Wednesday, February 27, 2019

Weaving the Landscape

Textile-based art has been gaining momentum and popularity over the past few years. Knitting, crochet, macrame, weaving -these are all forms of textile art that have seen a recent resurgence. Textile art can be a great activity to learn; it can be low cost, low mess, and has the potential to be quite therapeutic (assuming you don't attempt to tackle a project that is too far beyond your skill level!). It can also be an eco-friendly art form by incorporating natural fibres and re-purposed materials.

One textile artist who has caught our attention over the past year is Allison Pinsent Baker of Shad Bay Weaving. Allison's works will likely surpass any preconceived notions of what weaving looks like. She creates the most stunning woven tapestries that look almost like paintings. Using mixed natural fibres, Allison weaves landscapes with perfectly chosen color palettes. The incorporation of various types of fibres, many of which are hand-dyed and spun by her mother, creates textural variation that really helps the pieces come alive.

Allison Pinsent Baker, Untitled, 17" x 25", Mixed Natural Fibres
Allison's deep connection with the east coast landscape is so apparent in her work. From the carefully chosen colors, to the rugged and rocky seascapes, her works easily illicit sounds, smells, and sights of the Maritimes. She creates pieces that are close and familiar to her heart, like this piece "The Woods" pictured below. As a child, she spent a lot of time outdoors exploring the woods, often with her grandfather in tow.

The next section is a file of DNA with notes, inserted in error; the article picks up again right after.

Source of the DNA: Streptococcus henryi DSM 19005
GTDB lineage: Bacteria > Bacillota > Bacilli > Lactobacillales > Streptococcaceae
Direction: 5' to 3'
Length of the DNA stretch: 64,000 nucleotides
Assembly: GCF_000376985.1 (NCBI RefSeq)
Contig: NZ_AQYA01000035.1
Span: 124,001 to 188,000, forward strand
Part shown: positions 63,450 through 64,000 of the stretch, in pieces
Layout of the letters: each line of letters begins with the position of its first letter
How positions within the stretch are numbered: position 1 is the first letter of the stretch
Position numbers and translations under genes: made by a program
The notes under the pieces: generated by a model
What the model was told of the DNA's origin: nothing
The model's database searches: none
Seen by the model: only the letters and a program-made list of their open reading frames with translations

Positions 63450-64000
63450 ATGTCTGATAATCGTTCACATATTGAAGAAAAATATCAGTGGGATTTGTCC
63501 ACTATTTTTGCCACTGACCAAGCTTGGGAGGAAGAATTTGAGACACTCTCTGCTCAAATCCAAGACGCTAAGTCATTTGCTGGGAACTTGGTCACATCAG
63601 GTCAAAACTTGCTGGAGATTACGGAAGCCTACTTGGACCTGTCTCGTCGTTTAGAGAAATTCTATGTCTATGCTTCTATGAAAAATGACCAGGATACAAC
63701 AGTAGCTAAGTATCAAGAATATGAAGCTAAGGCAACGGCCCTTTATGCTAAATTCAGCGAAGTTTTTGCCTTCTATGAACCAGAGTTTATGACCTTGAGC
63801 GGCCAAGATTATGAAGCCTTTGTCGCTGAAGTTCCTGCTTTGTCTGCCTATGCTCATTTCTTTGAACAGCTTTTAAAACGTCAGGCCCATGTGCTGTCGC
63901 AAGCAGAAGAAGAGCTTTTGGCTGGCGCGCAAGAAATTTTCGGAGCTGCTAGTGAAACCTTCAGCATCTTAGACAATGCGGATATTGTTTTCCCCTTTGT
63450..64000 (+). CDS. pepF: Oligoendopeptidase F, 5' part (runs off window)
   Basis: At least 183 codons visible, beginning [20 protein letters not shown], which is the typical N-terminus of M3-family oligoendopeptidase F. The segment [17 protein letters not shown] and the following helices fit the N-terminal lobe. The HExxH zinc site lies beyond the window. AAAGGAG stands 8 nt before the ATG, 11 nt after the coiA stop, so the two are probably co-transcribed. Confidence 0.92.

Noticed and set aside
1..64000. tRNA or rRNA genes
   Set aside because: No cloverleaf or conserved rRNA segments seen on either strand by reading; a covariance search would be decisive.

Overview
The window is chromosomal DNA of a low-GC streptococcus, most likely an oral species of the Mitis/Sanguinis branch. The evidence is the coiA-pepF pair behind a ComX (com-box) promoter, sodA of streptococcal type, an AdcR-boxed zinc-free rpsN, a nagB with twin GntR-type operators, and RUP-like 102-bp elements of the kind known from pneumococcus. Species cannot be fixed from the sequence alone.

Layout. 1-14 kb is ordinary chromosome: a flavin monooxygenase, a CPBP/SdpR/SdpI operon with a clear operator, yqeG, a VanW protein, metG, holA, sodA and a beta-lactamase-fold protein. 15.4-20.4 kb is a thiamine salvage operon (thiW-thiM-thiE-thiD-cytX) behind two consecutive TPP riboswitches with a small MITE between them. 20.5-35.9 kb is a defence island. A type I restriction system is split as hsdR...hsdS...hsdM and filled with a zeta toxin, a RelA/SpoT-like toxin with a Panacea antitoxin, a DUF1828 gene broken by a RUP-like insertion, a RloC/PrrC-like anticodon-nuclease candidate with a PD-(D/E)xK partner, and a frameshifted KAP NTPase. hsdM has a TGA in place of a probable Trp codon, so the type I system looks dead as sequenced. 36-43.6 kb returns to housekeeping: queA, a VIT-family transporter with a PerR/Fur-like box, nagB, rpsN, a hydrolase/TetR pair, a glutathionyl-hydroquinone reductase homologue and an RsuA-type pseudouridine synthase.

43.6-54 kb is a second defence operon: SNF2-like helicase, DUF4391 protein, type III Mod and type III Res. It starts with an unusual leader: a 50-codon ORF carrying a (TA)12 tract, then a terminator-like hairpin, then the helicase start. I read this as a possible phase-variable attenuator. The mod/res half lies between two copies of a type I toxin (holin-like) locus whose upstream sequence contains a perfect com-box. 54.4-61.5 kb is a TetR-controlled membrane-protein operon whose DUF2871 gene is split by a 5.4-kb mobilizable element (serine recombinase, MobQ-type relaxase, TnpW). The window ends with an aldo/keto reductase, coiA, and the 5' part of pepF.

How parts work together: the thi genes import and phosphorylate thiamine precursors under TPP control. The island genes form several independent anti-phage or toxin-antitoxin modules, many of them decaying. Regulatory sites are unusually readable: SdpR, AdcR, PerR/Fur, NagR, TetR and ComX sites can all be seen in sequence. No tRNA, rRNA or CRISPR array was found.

Allison Pinsent Baker, The Woods, 36" x 39", Mixed Natural Fibres

Allison Pinsent Baker, High Head, December, 19"x35", All Natural Fibres

Allison is currently collecting plastic straws in preparation for an exciting project she'll be initiating very soon. As an artist who utilizes natural materials in her work, Allison is an advocate for taking steps to reduce single-use plastic in our landfill. There are so many environmentally smarter alternatives! We're encouraging any local businesses (and households) hoping to phase out the use of plastic straws to bring your remaining straws to us here at the gallery, where we'll be collecting them on Allison's behalf for use in her upcoming project.

Swing by soon to see Allison's works in-person, and to check out "The Repurposers" show featuring twelve local artists who incorporate natural and/or found objects into their work. You can view the entire show online HERE.